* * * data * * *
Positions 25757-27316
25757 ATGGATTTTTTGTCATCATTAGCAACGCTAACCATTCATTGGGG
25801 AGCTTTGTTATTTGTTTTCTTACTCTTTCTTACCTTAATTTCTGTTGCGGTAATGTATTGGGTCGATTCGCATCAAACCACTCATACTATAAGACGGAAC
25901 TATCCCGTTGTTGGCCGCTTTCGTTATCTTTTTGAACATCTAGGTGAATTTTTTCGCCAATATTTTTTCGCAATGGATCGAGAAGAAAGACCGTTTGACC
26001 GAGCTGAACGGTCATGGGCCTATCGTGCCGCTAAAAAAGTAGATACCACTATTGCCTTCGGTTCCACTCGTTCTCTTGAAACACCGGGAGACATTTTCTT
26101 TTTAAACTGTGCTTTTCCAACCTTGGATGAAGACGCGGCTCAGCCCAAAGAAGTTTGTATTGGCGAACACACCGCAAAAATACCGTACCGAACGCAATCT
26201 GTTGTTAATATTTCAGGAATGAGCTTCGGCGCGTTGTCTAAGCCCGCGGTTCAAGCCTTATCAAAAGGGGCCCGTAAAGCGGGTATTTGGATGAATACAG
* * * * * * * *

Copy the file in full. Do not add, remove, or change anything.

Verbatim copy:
Positions 25757-27316
25757 ATGGATTTTTTGTCATCATTAGCAACGCTAACCATTCATTGGGG
25801 AGCTTTGTTATTTGTTTTCTTACTCTTTCTTACCTTAATTTCTGTTGCGGTAATGTATTGGGTCGATTCGCATCAAACCACTCATACTATAAGACGGAAC
25901 TATCCCGTTGTTGGCCGCTTTCGTTATCTTTTTGAACATCTAGGTGAATTTTTTCGCCAATATTTTTTCGCAATGGATCGAGAAGAAAGACCGTTTGACC
26001 GAGCTGAACGGTCATGGGCCTATCGTGCCGCTAAAAAAGTAGATACCACTATTGCCTTCGGTTCCACTCGTTCTCTTGAAACACCGGGAGACATTTTCTT
26101 TTTAAACTGTGCTTTTCCAACCTTGGATGAAGACGCGGCTCAGCCCAAAGAAGTTTGTATTGGCGAACACACCGCAAAAATACCGTACCGAACGCAATCT
26201 GTTGTTAATATTTCAGGAATGAGCTTCGGCGCGTTGTCTAAGCCCGCGGTTCAAGCCTTATCAAAAGGGGCCCGTAAAGCGGGTATTTGGATGAATACAG